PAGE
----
The hardware is I2C bus (also known as SMBUS) and therefore you need to find 2 pins on the XMOS StartKit for this task. Apply a pull-up resistor to each of these pins (2.2k to 10k is fine with this single load). Connect the pull-up to 3v3 (sourced from the XMOS board).

Recommendation for the I2C pins are:

port I2C_SCL = XS1_PORT_1E; //I2C clock
port I2C_SDA = XS1_PORT_1H; //I2C data

Use the above with the XMOS I2C library although there are other methods since in summary, this is just bit-banging out serial data and a serial clock.

Review this document and download the related library for the I2C Master:

https://www.xmos.com/download/private/l ... rc1%29.pdf

and

https://www.silabs.com/Support%20Docume ... /AN619.pdf

Start with a simple 'ping' to the Si5351A to confirm your hardware and software upto this point is operational. Recommend to read and write to say register 0x03 (Clock Enable register) to validate that your XMOS code and mated PLL circuit are working well together.

If your budget permits, consider to source an I2C bus analyzer like Total Phase Beagle or similar. Such tools are priceless to observe the data traffic bouncing to / from your target I2C device. However, in theory, if the XMOS library is coded properly, you could skip the need for this tool.

Chime back if you need help or have any other questions.
dsdanielko
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Postby dsdanielko » Wed Jun 01, 2016 8:30 pm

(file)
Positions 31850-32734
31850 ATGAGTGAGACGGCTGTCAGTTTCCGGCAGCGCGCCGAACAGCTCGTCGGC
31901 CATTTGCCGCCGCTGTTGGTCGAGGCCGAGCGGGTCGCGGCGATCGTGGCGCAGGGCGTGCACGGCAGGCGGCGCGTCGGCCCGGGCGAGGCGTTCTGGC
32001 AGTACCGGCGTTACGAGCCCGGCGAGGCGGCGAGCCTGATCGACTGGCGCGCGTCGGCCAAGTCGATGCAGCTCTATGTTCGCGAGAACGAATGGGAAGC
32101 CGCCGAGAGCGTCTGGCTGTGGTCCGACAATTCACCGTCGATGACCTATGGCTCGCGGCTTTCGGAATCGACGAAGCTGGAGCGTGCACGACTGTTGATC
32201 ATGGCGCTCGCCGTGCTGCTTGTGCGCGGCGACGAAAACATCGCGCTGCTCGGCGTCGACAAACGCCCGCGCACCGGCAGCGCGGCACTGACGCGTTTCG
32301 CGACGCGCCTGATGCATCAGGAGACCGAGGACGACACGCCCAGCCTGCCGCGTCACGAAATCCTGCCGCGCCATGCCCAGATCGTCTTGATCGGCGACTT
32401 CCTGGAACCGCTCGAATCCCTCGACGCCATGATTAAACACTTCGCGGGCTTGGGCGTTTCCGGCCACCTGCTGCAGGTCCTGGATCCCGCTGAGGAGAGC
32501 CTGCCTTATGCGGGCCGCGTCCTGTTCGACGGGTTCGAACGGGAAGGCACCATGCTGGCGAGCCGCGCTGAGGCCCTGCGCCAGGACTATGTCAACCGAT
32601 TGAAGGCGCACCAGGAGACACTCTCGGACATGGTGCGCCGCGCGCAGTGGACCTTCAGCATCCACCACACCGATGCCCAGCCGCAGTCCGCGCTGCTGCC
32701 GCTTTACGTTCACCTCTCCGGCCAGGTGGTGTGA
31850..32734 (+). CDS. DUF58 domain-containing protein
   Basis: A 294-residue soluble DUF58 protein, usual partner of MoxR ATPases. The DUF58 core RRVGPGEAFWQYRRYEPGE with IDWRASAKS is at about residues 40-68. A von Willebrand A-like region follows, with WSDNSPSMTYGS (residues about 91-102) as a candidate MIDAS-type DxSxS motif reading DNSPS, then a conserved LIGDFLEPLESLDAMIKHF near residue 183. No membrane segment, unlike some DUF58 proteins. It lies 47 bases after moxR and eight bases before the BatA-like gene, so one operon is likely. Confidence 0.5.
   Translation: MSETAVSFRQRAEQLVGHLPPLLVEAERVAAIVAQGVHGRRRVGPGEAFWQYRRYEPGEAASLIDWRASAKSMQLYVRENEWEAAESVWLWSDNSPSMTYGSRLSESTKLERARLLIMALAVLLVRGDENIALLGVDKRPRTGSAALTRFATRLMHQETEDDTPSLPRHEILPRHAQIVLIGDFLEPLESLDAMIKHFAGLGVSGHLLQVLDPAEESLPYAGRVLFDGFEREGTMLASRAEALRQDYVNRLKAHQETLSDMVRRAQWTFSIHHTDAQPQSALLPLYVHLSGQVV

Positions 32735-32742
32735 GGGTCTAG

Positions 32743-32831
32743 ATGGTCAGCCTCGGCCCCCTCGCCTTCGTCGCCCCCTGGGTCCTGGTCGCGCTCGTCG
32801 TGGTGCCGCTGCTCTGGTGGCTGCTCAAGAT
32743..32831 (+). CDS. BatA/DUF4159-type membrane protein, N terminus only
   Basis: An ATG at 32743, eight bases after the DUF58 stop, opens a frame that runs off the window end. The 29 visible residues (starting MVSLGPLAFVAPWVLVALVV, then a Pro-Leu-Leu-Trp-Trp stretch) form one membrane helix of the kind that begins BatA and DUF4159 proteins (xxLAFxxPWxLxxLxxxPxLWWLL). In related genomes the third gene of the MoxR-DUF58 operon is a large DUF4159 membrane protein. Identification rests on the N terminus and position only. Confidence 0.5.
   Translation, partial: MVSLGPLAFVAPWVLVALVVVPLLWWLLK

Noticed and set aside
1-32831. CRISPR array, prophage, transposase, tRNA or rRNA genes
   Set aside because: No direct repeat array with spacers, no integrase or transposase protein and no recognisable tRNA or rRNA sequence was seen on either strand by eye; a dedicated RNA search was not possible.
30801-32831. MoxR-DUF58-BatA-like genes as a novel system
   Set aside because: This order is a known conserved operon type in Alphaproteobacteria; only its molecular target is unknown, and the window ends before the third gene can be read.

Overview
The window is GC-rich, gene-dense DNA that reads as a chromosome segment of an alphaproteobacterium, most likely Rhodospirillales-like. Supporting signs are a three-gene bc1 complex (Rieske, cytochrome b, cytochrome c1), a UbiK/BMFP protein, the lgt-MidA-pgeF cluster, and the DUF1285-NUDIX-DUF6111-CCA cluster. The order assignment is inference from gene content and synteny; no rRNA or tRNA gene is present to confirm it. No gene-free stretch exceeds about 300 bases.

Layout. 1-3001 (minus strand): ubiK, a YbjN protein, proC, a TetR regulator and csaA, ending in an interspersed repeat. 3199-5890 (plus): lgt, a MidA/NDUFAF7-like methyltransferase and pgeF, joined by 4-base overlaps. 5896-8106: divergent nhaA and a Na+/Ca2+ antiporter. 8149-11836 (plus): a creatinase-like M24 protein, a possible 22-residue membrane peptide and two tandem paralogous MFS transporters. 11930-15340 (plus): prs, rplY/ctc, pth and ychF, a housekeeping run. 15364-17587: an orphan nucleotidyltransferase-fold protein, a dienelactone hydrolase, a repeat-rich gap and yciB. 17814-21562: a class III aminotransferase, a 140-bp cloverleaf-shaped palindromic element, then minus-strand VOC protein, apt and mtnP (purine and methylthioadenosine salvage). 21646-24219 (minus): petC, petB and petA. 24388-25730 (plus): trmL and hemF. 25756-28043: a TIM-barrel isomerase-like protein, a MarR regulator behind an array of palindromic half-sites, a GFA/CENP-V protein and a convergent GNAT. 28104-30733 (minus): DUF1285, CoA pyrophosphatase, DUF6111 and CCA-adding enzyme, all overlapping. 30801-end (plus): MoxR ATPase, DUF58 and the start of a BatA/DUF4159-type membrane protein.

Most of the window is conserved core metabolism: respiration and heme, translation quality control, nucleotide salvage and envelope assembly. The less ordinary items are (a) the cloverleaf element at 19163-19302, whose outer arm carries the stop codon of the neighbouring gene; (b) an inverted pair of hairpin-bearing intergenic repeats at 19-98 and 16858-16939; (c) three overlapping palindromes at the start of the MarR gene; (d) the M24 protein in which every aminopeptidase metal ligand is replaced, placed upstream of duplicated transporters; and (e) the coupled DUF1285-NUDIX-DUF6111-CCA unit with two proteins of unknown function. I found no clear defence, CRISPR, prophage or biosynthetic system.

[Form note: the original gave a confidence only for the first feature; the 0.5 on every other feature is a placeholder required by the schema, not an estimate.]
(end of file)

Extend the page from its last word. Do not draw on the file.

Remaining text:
So do I need to buy the crystal separately? I was under the impression that it already had the crystal onboard.

I spent the day trying to transfer the si5351 arduino libraries into xmos but was having a hard time. This is my very first embedded system project so I was feeling a little out of my depth. So by studying the registers I can just create xC codes to overwrite them (utilising the i2c master lib), correct?

Thanks
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mon2
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Postby mon2 » Wed Jun 01, 2016 8:48 pm

1) The Arduino board is complete. Just apply power (BTW = 5 volts as this PLL board contains an onboard 3v3 regulator to lower the voltage). If in doubt on any such detail - DO NOT power up and chime back for assistance. Best to be sure before taking any such risks.

That is, the PLL operates from 3v3 but the designer of the board has an onboard 5 volt to 3V3 regulator to be more friendly. The I2C interface pins will remain to swing at 3V3 between XMOS and this PLL IC.